What is thought and how does one come to study and understand it? How does the mind work? Does cognitive science explain all the mysteries of the brain? This collection of fourteen original essays from some of the top sociologists in the country, including Eviatar Zerubavel, Diane Vaughan, Paul Dimaggio and Gary Alan Fine, among others, opens a dialogue between cognitive science and cultural sociology, encouraging a new network of scientific collaboration and stimulating new lines of social scientific research.
Rather than considering thought as just an individual act, Culture in Mind considers it in a social and cultural context. Provocatively, this suggests that our thoughts do not function in a vacuum: our minds are not alone. Covering such diverse topics as the nature of evil, the process of storytelling, defining mental illness, and the conceptualizing of the premature baby, these essays offer fresh insights into the functioning of the mind. Leaving the MRI behind, Culture in Mind will uncover the mysteries of how we think.
Karen A. Cerulo is Associate Professor of Sociology at Rutgers University where she specializes in culture and cognition research. She is the author of Deciphering Violence: The Cognitive Structure of Right and Wrong (Routledge, 1998).
"A spendid volume on cognitive sociology...Cerulo has done sociologists a great service." -- Judith R. Blau, University of NC at Chapel Hill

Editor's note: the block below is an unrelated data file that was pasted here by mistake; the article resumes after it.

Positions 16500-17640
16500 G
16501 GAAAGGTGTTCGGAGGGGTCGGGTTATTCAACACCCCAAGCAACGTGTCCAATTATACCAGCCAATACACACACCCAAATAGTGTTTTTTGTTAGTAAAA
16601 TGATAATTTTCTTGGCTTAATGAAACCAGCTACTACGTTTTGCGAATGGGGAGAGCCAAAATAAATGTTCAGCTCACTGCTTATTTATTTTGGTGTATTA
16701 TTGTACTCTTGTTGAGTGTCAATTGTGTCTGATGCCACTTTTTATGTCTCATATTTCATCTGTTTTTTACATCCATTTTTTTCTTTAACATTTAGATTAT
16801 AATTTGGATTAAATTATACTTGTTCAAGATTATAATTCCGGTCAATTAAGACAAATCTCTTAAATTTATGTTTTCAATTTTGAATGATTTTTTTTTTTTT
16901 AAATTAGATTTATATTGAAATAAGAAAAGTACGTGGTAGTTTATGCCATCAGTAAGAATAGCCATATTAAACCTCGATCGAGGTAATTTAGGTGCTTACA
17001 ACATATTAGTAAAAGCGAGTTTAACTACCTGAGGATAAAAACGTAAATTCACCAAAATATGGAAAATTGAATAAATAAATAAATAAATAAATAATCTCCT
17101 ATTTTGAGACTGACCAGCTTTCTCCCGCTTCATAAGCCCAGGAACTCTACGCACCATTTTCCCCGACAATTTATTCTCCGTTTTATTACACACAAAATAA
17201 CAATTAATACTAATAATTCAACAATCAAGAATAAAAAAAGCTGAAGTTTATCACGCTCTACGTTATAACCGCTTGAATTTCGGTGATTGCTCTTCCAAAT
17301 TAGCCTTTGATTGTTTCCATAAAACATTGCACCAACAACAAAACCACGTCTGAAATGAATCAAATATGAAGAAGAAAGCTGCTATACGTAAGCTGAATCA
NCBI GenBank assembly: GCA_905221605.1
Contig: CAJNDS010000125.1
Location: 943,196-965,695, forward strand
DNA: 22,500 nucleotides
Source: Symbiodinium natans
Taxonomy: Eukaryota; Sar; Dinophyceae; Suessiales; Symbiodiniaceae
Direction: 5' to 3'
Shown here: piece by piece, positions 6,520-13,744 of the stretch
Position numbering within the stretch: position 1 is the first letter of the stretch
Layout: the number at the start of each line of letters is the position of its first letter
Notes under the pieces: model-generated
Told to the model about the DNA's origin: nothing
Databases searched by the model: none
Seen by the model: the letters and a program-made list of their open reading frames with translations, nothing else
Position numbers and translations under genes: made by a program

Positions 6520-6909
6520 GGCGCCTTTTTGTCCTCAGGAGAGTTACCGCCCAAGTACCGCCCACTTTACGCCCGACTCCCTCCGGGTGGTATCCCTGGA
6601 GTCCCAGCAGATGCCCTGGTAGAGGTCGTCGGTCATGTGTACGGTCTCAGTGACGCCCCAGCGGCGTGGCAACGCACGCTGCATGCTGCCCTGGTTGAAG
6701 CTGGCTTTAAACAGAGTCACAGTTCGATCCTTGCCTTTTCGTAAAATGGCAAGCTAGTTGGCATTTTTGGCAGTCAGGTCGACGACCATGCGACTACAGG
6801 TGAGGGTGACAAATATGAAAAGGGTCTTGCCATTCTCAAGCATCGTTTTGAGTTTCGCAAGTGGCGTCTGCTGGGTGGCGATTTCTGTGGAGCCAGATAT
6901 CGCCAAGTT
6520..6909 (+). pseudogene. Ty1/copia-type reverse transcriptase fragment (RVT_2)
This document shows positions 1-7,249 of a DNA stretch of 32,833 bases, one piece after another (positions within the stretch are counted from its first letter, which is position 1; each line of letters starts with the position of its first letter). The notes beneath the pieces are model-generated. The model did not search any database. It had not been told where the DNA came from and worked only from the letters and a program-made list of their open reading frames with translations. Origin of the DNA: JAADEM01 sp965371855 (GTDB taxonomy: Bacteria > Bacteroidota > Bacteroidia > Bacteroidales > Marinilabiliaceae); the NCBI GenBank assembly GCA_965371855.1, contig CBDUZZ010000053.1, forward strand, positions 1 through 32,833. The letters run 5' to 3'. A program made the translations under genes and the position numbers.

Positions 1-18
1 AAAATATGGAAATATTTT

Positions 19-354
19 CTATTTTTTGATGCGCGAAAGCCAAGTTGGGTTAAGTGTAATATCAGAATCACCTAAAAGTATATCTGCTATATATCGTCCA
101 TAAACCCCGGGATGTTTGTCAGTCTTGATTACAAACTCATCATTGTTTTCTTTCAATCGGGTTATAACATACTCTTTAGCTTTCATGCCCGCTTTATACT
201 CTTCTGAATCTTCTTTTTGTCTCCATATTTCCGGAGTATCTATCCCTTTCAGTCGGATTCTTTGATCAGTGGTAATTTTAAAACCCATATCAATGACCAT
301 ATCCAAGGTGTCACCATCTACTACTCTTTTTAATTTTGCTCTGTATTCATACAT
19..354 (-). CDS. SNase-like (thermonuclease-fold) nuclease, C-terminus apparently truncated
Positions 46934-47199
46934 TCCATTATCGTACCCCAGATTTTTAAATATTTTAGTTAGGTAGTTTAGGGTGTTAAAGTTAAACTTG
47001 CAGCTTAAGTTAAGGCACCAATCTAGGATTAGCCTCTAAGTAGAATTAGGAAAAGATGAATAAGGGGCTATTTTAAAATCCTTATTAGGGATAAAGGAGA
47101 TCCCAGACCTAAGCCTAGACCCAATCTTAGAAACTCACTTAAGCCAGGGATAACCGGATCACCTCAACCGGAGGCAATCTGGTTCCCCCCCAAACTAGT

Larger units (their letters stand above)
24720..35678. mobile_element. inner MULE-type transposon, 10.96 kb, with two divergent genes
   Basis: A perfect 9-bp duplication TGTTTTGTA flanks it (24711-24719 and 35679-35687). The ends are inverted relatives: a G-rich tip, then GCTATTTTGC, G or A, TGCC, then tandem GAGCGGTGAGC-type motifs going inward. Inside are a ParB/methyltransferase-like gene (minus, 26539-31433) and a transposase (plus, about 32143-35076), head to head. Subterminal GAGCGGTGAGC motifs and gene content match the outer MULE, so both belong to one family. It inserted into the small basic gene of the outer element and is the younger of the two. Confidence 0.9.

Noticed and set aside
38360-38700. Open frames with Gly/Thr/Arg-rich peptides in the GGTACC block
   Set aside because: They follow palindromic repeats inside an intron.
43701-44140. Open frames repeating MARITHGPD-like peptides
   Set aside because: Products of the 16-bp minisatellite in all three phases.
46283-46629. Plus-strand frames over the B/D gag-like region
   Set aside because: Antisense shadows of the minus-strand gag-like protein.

"Social scientists can choose among three approaches to the lively field of cognitive science: they can dismiss it as irrelevant to social structure; they can try reducing all social processes to straightforward expressions of cognitive events; or they can undertake the difficult effort of integrating cognitive processes with social relations. Karen Cerulo and her collaborators have boldly and rightly chosen the third way. They display the rich promise of taking the intersection of cognitive and interpersonal processes seriously." -- Viviana Zelizer, author of The Social Meaning of Money
"An outstanding collection..This volume makes a compelling case for the cultural and societal character of cognition. Culture in Mind speaks powerfully to the seamless relationship of individuals to culture and society. The volume is a fine read." -- Judith A. Howard, co-author of Gendered Situations, Gendered Selves
"How very welcome is this splendid volume on cognitive sociology. Karen Cerulo has done sociologists a great service by bringing together the various strands of this field and providing readers with clear examples, conceptual clarity, and a broad framework that will stimulate interest and research." -- Judith R. Blau, author of The Shape of Culture